What causes dementia with Lewy bodies?

A complex form of dementia that involves tiny, abnormal structures in the brain cells, dementia with Lewy bodies can often be mistaken for Alzheimer’s disease in the early stages due to similarities in symptoms. It occurs as tiny structures are formed from clumps of protein (Lewy bodies), which then begin to disrupt brain chemistry, leading to the death of brain cells.

Dementia with Lewy bodies is a progressive disease accounting for roughly 10-15% of dementia cases in the UK.

Symptoms of dementia with Lewy bodies

There are two subtypes of this kind of dementia, diagnosed based on which symptoms present themselves first: dementia with Lewy bodies and Parkinson’s disease dementia. Early symptoms of the first subtype include varying levels of alertness throughout the day, hallucinations, and difficulty judging distances. Crucially, Parkinsonian dementia tends to display the rigidity of movement and slowness typical of the condition, with cognitive changes following later. It’s important to note that not all people with Parkinson’s disease develop dementia, but as the condition progresses the risk of developing symptoms increases.

Dementia with Lewy bodies can, in the initial stages, be mistaken for Alzheimer’s disease: however, people are less likely to have issues with their day-to-day memory with this type of dementia.

Frontotemporal dementia and Pick’s disease

What causes frontotemporal dementia?

A group of conditions in which a person’s frontal and temporal (side) lobes become damaged, frontotemporal dementia is caused by the degeneration of nerve cells and pathways in these areas of the brain. This kind of dementia is the second-most common type that occurs in younger age groups, although it’s less common in the over 65s. It can be split into two main subtypes:

  • Pick’s disease, which affects behavioural signals and social cues. This is the most common type of frontotemporal dementia, accounting for almost half of all cases.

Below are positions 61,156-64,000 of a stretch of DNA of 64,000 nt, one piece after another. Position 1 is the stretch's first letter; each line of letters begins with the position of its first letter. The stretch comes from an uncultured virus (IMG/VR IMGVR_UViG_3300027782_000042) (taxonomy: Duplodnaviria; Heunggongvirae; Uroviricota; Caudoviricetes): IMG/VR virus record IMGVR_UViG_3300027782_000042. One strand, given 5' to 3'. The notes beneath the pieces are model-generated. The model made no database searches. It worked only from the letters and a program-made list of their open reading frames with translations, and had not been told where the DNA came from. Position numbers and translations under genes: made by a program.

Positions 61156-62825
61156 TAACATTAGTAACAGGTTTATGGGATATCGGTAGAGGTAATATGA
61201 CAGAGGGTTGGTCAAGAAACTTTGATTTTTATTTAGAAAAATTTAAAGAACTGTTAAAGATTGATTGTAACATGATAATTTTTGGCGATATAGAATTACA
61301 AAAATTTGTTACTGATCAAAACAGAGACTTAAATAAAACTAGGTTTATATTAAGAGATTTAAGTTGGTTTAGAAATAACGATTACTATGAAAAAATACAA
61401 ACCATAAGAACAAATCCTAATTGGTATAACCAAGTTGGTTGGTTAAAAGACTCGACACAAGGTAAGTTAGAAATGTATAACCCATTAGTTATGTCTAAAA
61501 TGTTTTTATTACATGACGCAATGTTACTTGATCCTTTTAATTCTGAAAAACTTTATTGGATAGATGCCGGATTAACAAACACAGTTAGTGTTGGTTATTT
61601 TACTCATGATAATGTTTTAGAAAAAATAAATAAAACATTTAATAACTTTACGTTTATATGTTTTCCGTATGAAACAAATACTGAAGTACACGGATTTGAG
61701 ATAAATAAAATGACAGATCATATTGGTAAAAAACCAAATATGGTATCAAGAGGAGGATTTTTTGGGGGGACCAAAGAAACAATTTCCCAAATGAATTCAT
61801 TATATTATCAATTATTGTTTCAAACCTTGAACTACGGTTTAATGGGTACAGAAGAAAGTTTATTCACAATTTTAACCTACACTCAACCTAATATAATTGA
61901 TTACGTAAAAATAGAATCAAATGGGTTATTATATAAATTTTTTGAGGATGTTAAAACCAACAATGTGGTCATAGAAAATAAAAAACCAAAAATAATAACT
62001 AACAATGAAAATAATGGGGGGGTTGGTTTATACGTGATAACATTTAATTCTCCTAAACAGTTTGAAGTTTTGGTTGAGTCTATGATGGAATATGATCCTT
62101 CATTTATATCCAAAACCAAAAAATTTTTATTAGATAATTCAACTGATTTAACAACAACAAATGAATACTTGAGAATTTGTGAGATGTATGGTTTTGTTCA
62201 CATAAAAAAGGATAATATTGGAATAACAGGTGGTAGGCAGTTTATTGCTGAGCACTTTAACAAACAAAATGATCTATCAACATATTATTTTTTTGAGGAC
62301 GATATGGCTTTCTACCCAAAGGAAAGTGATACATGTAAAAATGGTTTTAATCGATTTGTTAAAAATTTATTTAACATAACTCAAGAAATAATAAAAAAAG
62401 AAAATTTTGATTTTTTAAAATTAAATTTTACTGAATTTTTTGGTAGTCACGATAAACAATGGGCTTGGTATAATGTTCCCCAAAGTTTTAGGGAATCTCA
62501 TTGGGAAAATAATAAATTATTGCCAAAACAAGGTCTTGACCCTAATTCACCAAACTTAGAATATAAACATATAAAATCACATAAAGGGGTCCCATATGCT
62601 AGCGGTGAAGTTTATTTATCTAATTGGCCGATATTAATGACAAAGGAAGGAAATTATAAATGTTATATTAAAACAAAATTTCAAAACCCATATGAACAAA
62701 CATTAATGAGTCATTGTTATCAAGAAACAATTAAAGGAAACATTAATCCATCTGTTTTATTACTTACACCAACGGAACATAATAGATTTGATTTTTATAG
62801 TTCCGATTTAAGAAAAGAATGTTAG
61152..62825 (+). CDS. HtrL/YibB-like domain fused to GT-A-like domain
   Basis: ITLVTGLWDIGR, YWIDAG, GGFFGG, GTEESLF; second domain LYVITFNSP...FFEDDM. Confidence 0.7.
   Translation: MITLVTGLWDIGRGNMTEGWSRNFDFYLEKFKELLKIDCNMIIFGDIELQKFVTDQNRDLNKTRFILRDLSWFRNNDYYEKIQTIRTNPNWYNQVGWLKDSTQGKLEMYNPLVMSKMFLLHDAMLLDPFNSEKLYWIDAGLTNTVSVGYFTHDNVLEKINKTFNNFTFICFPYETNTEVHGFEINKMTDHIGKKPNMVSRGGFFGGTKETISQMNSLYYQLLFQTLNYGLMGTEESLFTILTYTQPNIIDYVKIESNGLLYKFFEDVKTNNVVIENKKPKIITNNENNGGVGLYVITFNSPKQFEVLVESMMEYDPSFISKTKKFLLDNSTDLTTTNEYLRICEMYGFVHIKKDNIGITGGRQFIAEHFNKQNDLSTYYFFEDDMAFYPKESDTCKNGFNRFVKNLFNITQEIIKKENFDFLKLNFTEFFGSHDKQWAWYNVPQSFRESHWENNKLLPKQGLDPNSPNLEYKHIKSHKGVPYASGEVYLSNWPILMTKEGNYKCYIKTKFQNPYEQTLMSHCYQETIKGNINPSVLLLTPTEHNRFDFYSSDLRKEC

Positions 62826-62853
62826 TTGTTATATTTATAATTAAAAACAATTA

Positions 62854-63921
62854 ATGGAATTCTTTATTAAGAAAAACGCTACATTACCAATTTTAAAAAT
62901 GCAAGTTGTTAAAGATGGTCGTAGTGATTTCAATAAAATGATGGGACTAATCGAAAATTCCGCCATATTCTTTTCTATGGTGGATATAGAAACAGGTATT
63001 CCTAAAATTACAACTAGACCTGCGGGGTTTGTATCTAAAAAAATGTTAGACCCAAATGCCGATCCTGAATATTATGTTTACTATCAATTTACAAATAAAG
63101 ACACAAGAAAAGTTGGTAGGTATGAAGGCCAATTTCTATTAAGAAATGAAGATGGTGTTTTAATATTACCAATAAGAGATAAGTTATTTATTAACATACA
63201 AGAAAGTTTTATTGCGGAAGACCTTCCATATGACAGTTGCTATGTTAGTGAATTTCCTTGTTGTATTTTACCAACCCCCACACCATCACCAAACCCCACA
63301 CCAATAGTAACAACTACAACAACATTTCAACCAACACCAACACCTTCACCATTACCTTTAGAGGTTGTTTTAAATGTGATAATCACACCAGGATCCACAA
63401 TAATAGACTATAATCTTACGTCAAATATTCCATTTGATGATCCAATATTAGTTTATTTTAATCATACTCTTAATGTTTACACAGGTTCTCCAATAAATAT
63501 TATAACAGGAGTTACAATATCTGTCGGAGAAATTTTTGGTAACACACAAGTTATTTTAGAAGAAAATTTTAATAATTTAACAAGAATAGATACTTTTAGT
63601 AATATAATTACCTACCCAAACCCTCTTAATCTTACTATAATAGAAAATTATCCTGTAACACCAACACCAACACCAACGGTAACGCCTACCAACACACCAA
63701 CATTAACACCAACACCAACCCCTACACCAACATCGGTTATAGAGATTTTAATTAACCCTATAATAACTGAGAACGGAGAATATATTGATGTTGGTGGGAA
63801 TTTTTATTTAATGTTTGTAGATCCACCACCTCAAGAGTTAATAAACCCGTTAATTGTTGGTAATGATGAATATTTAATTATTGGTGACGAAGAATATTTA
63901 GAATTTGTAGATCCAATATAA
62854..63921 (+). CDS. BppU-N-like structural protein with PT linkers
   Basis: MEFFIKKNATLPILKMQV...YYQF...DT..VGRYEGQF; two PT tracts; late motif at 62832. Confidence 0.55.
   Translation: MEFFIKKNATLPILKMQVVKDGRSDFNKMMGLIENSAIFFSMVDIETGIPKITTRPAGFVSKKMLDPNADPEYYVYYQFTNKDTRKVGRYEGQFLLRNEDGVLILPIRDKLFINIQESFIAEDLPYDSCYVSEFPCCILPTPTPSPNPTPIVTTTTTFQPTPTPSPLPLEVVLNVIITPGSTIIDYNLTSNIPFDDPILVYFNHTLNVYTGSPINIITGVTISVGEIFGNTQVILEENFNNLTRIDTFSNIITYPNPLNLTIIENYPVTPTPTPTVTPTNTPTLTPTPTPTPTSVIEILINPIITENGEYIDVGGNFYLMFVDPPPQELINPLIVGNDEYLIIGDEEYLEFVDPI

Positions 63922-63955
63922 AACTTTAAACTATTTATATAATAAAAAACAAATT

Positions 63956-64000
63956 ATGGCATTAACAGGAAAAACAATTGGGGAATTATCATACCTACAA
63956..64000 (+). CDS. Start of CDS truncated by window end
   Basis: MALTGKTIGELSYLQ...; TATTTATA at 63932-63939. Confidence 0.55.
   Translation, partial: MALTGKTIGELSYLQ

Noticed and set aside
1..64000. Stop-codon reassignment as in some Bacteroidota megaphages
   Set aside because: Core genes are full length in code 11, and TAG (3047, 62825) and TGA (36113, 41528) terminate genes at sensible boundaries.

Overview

• Primary progressive aphasia, which affects communication and progresses over several years.

Symptoms of frontotemporal dementia

Changes in a person’s personality or behaviour may be the most obvious signs of this progressive dementia. Depending on where damage has occurred in the brain language fluency may be lost, and as the disease progresses, social inhibitions can become impaired.

People with frontotemporal dementia may also experience shifts in judgement, such as binge eating or inappropriate behaviours, so care for loved ones and residents with this dementia should take steps to address these symptoms in the early stages.

Rarer forms of dementia and linked diseases

These are the most common diagnoses of dementia in the UK, but other types of progressive dementia can be caused by conditions such as:

  • Creutzfeldt-Jakob disease
  • Huntingdon’s disease
  • Corticobasal degeneration (CBD)
  • Multiple Sclerosis (MS)
  • Parkinson’s disease
  • Posterior cortical atrophy
  • Alcohol-related brain damage
  • Niemann-Pick disease type C
  • Down’s Syndrome, which can lead to dementia in later life

These rarer forms of dementia account for only 5% of all cases and are most likely to affect people under the age of 65.

Dementia can often mean that people find it frightening to cope with changes to their daily lives. With our dementia home care and support network, our staff are fully trained to work across a range of dementia types, including those mentioned above. A person-centric approach, this allows loved ones and people with the condition to receive the care and support they need in familiar surroundings.

Dementia testing and diagnosis

People who suspect they have dementia or a related condition often have concerns about memory lapses and forgetfulness. For an accurate diagnosis, it’s important to consult a GP as soon as possible in order to rule out other, treatable conditions which can have similar onset symptoms, such as:

  • Thyroid problems
  • Stress
  • Vitamin deficiencies
  • Infections
  • Medicine interaction
  • Depression.

How do you test for dementia?

Once these have been ruled out, the GP will then carry out a specific set of mental tests. A reliable way of indicating dementia since their introduction over forty years ago, these doctor-led cognitive tests involve a scored question and answer session to assess long and short-term memory and concentration / alertness levels. Language, communication and awareness of time or place are also tested within these initial assessments.

Specialists and memory clinics